Shaan Shahid, Uzma Hassan, Mohib Mirza and Humaima Malick star in the Pakistani remake of Mahesh Bhatt’s 1982 semi-autobiographical film, Arth that starred Shabana Azmi, Kulbhushan Kharbanda and Smita Patil.
In Shaan Shahid’s remake, the film takes on a modern twist to the existential crises of has-been singers and modern housewives and mentally ill female celebrities. Shaan uses ample doses of self-deprecatory humor, powerfully relevant dialogs and soulful music to create a pertinent, fresh take on relationships and fulfillment.
The story begins with Uzma, played by Uzma Hassan, who is wife to Omar, played by Mohib Mirza. Uzma is a millennial housewife who has to struggle with various pressures of trying to look thin, be supportive of her producer/filmmaker’s ventures while her own dreams and wishes are set aside. There is a fantastic relatability to her dialogs and even though Uzma’s drama presence is far better than her film presence and while she spends most of her time crying or screaming on the screen, there’s still something likeable and lovable about her that many women, who have had to set aside their own careers to support their husbands, can relate to.
The husband, Omar, is a manipulative, charming one-dimensional man besotted by his film’s lead “Umaima” (Humaima Malick) and leaves his wife for her. Mohib’s role was initially to be played by Humayun Saeed who dropped out of the movie due to his other commitments. Perhaps it was a good decision on Humayun’s part because the audiences recently saw him as the charming but faulty Fawad Khagga in Punjab Nahin Jaungi and the year 2017 would be Fawad Khagga’s year, instead of a shadow of Humayun as Omar in Arth 2. Omar’s role is brief but significant – and Mohib Mirza has done justice to it.
Umaima’s role is written in the same way as Omar’s – they supply the soulless glitz to the film. Humaima looks great and shines in emotionally vulnerable scenes but the insistence of getting most of the dialogs between her and Omar in English are a little bit unnerving. They seem more unnatural than the alliance and the chemistry between the two. The sexy, sultry and mentally unhinged Humaima constantly dipping in and out of her bathtub create a better story than her obsessive pursuit of a married man. I found myself more interested in trying to figure out Umaima’s childhood or years in the industry than her relationship with Omar.
It is Shaan, however, who saves the many glaring problems in the film with his star persona and sheer screen presence. Regardless of his social media meltdowns and his controversial statements about various other artists in the industry, Shaan as Ali is likable, vulnerable and palatable. Despite his many years onscreen, Shaan’s still able to pull the audiences and when it is him onscreen, he owns it. Even if he is stumbling or fumbling, Shaan is a powerhouse of talent and good looks. In his recent films, we have seen Shaan as the angry, grumpy, fighter commando, a look that was getting far too tiring and repetitive; in Arth 2 there is a happy departure from Commander Killjoy look and it is a pleasant surprise for the new age of Pakistani film, that Shaan can make the audiences laugh and smile and fall in love with him rather than just making them chant war slogans.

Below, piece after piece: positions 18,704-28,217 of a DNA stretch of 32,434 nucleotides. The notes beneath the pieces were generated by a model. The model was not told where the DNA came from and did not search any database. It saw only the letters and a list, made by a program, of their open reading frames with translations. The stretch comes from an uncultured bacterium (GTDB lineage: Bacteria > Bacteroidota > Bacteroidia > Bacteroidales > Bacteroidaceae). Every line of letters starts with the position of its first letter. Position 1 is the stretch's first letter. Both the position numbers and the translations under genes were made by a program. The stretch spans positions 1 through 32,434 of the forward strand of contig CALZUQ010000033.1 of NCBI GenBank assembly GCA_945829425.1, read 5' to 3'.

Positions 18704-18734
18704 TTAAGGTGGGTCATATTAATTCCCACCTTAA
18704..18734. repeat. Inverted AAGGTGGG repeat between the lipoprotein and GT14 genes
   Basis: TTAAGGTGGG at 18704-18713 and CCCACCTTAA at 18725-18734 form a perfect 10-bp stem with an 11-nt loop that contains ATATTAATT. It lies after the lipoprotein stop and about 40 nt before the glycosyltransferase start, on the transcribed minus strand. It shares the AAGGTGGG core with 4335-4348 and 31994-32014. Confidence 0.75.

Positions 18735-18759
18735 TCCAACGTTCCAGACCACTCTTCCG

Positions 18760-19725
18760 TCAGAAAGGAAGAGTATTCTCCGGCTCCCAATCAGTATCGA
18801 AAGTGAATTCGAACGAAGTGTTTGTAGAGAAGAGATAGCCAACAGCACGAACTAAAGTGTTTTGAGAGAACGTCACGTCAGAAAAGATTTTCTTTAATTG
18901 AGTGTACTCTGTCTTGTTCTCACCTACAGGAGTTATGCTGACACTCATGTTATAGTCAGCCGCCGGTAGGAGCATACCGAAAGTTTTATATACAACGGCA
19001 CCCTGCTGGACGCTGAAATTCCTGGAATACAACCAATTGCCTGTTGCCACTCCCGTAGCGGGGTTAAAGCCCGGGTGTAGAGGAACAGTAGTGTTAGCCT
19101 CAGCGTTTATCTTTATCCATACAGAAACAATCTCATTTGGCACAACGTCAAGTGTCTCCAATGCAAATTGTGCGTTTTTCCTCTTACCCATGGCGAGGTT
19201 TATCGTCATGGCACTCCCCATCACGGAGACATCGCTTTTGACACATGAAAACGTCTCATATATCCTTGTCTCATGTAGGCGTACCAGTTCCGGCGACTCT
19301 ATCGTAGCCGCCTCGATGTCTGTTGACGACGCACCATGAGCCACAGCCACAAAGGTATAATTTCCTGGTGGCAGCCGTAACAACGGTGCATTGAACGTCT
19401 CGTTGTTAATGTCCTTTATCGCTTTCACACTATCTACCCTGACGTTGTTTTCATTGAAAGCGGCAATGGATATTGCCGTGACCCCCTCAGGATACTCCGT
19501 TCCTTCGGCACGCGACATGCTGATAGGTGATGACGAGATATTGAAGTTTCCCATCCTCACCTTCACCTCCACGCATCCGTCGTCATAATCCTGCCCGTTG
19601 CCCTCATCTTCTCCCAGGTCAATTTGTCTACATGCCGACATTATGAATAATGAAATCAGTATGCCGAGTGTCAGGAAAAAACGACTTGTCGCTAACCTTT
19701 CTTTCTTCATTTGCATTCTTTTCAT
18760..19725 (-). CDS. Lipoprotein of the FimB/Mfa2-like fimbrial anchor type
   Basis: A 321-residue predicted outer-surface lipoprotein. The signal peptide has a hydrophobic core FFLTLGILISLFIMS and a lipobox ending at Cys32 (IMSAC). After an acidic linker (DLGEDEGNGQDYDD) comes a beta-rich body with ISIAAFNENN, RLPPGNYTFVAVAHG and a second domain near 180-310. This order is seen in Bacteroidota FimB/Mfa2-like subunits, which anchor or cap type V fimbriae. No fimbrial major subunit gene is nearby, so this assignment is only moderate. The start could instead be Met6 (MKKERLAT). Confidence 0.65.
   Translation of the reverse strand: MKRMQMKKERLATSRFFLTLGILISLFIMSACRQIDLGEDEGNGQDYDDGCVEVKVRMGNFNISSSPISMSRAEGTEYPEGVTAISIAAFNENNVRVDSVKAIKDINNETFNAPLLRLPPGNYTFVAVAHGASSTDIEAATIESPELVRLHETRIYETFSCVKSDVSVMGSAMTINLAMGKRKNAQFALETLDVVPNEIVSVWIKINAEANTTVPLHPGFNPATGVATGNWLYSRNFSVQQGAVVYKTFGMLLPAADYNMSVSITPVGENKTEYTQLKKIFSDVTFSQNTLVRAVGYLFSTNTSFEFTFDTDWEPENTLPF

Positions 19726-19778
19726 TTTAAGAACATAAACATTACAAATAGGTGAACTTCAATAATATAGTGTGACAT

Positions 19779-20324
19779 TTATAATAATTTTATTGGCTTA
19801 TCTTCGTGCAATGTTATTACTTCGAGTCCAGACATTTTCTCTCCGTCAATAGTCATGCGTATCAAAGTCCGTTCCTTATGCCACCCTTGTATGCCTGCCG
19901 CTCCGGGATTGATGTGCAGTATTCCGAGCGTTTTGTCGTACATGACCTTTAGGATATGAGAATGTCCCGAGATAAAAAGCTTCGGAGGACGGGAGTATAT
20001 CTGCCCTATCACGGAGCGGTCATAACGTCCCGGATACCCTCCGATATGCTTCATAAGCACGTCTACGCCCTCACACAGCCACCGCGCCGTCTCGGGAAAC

Shaan’s direction of the film is an artistic pursuit and apart from the lingering shots and the drawling scenes that at times take away from the momentum of the entire film (you might scroll through your phone while the many montage-like songs take place), the film is a visual treat. One of the biggest problems with most Pakistani films is that they never look like ‘films’, instead look like expensive dramas or high-budget telefilms. The grading, cinematography and photography, the long shots, the attention to detail (especially in Umaima’s home scenes and sequences) and camerawork are far superior to most films released this year in Pakistan. A lot can be learned from Shaan as to how Pakistani directors can appeal to an audience who have spent hundreds of rupees to go watch a feature film on the big screen – and not a home drama reproduced for the silver curtains.
The music of the film is composed by Sahir Ali Bagga and has some very powerful tracks from RonayDeh to Murshad Jee, which embody the sufi, folk melody that is very native to Pakistani audience. A similar strength is found in the cameos by Ali Azmat, Yasser Hussain who crack inside jokes that Pakistani audiences will enjoy thoroughly.
In the classic Arth, the story arcs were slightly different in terms of the choices the main characters made towards the end but there will be no spoilers in this review. You’ll have to watch Arth to find out.
Overall, Arth is a good watch and one of the better films to come out of Pakistan in the year 2017. For its powerful dialog and inviting performances, the film is 3/5 stars and definitely a film you shouldn’t miss out if you are a Shaan fan.